Newport had engaged one of Colombia's leading fiduciaries, Corficolombiana, to administer the Project (as required by Colombian law if receiving deposits from 20 or more persons), and had obtained a legal study of the title by a leading Colombian law firm specializing in real estate matters, Otero & Palacio. They both undertook rigorous diligence of the property and cleared the title. Most importantly, given the scale of the investment, Corficolombiana took the extraordinary step of writing to the Attorney General's Office to confirm that there were no concerns with the prior title-holders of the property. In so doing, Corficolombiana made clear that the specific purpose of seeking such information was to gain comfort before moving forward with acquiring the property. The Attorney General's Office wrote back and confirmed that there was "no record" of criminal cases or investigations against the property or "the people or entities" appearing on the chain of title of the Meritage Property. This Certification of No Criminal Activity gave rise to a legitimate expectation that Claimants could proceed with their investment without further concern.
None of this appeared to matter to Colombia. Shockingly, Newport was not even recognized as an "affected party" by the court administering the asset forfeiture proceedings. As a result, Newport was not allowed the opportunity to be heard and to demonstrate its good faith status. Drs. Medellín and Martínez explain that this failure breached the procedural protections that the Asset Forfeiture Law provides. And it clearly breached Claimants' right to fair and equitable treatment and full protection and security.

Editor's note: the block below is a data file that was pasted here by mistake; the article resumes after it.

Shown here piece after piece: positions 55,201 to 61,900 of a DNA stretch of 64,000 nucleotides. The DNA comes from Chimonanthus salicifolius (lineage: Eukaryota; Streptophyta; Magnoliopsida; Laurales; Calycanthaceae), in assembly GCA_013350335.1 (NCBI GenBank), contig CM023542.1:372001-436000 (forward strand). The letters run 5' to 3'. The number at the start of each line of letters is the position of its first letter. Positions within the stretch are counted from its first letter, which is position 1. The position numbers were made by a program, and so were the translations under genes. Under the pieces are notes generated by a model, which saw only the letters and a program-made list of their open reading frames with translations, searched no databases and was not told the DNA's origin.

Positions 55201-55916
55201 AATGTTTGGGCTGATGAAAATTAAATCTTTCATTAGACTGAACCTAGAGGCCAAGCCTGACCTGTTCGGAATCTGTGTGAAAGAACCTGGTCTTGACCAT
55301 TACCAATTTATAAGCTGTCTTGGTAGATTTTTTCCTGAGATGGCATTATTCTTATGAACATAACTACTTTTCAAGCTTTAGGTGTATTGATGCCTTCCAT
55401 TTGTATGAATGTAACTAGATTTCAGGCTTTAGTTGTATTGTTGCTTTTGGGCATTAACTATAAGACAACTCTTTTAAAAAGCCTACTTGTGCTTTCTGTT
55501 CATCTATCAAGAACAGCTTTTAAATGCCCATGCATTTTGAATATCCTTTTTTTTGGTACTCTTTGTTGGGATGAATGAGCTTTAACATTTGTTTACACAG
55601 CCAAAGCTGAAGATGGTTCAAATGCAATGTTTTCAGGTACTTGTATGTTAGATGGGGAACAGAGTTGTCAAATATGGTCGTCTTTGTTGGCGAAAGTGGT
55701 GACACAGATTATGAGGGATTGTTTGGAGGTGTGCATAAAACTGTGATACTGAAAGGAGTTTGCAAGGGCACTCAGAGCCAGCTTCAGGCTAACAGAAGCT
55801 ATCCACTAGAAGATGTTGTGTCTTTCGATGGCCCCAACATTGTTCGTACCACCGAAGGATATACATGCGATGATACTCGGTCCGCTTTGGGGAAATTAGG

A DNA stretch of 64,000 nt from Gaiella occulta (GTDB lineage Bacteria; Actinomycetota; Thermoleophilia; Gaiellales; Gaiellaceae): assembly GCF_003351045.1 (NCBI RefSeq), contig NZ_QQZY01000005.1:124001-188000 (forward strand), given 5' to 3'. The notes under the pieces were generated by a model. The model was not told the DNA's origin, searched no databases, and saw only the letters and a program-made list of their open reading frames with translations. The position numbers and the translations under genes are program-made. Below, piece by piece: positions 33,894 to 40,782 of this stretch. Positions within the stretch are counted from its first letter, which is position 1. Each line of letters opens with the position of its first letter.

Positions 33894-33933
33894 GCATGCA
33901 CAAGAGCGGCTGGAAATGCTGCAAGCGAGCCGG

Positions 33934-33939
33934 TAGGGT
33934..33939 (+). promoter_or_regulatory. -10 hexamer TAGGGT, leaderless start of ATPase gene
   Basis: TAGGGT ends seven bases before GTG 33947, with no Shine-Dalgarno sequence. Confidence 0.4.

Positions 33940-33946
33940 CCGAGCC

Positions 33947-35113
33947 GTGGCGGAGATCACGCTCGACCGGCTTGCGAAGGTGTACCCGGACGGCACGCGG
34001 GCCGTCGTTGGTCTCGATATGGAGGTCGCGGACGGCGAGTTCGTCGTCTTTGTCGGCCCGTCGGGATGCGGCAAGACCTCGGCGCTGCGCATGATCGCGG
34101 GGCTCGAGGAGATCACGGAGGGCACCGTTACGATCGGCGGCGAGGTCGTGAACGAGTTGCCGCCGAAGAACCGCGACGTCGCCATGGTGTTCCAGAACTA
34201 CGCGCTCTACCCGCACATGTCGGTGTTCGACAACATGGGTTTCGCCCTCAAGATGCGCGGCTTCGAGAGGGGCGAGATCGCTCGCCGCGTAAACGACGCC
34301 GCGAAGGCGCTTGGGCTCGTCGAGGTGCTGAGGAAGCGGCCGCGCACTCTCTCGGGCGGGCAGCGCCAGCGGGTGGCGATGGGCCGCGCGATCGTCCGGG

What is more, the Meritage property had been previously subdivided from a larger piece of land, which was all tainted by the same alleged illicit conduct, and no action whatsoever has been taken against the sub-divided property, the remainder of which is now owned largely by the family of Mr. López Vanegas's half-brother, all Colombian citizens. This is manifestly discriminatory treatment, once again in violation of Colombia's treaty obligations.